De’Angelo Henderson was the only Coastal Carolina player selected in the NFL Draft that concluded Saturday, but he is just one of a half dozen Chanticleers who are being given a chance to make a 2017 NFL roster.
Five of Henderson’s teammates from the 2016 CCU football team have been invited to attend NFL team rookie camps as free agents in the wake of the draft.
Agreeing to attend camps Saturday or Sunday were guard Sam Ekwonike with the New York Giants, tackle Voghens Larrieux with the Buffalo Bills, tackle Chase Tidwell with the Seattle Seahawks, safety Richie Sampson with the Minnesota Vikings and linebacker Alex Scearce with the Chicago Bears.
“I’m excited for everybody,” Larrieux said. “We have a group chat where we talk about this and this has been the plan from the beginning. It’s something we all deserve and all worked for. I’ve seen the grind they put in and worked for.
“For a school like Coastal Carolina to have this many players have an opportunity to make the NFL is exciting.”
Henderson, who holds just about all of CCU’s career running back records, was drafted in the sixth round Saturday by the Denver Broncos.
The six players will report to their respective three-day rookie mini-camps within the next two weeks, and those are followed by the start of the Rookie Football Development Programs on May 15.
The five free agents will look to follow in the footsteps of fellow Chanticleers Quinton Teal, Maurice Simpkins, Mike Tolbert, Denzel Rice and Jamie Childers that made NFL rosters or practice squads as undrafted free agents. Henderson is the sixth Chanticleer to be drafted.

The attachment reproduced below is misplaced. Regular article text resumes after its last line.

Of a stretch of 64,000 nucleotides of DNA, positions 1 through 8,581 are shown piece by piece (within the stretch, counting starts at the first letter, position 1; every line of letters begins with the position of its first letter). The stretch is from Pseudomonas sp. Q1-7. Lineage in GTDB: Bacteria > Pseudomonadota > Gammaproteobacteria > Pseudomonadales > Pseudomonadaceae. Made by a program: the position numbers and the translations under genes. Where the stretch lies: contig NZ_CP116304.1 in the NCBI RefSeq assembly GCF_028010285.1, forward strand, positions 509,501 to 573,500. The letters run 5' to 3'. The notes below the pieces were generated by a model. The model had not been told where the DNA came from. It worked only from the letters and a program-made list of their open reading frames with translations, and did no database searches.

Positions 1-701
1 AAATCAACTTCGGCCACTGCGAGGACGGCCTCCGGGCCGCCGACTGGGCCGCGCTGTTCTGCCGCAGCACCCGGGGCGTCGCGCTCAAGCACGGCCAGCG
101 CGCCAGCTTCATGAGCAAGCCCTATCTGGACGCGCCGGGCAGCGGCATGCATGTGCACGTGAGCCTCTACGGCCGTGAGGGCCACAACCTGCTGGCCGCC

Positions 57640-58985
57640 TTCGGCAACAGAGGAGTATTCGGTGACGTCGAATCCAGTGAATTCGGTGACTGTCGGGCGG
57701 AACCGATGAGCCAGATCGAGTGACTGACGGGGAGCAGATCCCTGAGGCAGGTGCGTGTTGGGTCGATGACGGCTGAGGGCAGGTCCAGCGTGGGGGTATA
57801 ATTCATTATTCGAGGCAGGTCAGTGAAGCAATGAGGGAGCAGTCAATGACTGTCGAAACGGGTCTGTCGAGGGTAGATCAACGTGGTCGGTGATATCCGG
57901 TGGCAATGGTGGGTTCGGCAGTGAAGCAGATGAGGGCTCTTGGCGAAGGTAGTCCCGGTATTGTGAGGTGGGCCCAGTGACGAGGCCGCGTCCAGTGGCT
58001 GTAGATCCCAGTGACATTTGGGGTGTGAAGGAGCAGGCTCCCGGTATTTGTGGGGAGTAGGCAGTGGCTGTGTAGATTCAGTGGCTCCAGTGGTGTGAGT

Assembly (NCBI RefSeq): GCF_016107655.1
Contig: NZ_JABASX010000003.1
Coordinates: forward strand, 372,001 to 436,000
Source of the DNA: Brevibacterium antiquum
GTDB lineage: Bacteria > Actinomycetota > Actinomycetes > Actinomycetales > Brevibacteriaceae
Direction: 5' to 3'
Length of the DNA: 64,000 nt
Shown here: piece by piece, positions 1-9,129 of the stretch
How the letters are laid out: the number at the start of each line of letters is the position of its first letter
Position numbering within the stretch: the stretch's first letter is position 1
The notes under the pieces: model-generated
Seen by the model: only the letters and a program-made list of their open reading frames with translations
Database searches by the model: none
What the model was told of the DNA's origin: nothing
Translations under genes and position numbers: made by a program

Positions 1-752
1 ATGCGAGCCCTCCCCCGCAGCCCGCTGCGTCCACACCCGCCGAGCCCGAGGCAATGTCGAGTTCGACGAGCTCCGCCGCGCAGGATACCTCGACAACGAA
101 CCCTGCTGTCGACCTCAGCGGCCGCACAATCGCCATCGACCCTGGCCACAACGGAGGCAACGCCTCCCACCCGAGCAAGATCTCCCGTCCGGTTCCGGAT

I think it’s awesome so many guys from a school like Coastal Carolina are being given a chance to show themselves in the NFL and make a career out of it.
Former CCU linebacker Alex Scearce
It’s not a shock that three members of the CCU offensive line have drawn the attention of NFL scouts and coaches. The Chants went 10-2 last season despite using seven different quarterbacks and losing Henderson and other running backs for parts of the season because of injury, and the offense gained more than 200 yards on the ground in all but one game despite opposing defenses knowing the Chants were limited in the passing game.
Behind the offensive line’s efforts, Henderson was a two-time All-American and quarterback Alex Ross, whose collegiate career ended in 2015, was a two-time national offensive player of the year finalist as well as an All-American.
Larrieux, a 2016 All-American who is 6-foot-5 and 300 pounds, played both left and right tackle both this past season and throughout his career. He and Ekwonike were the only Chants to start each of the last 38 CCU games. As a starter, Larrieux was only flagged five times and allowed just 5.5 sacks. He’s ready for his opportunity.
“It’s kind of been like my life story in proving myself, so this is just another stepping stone,” said Larrieux, who will earn his Masters in Business Adminstration at CCU before attending mini camp. “I’m not just coming in there to make the team. I’m coming in to get a starting spot. I’ll have tunnel vision and pay attention to what the coaches say. You only have one shot so you have to give it your best.”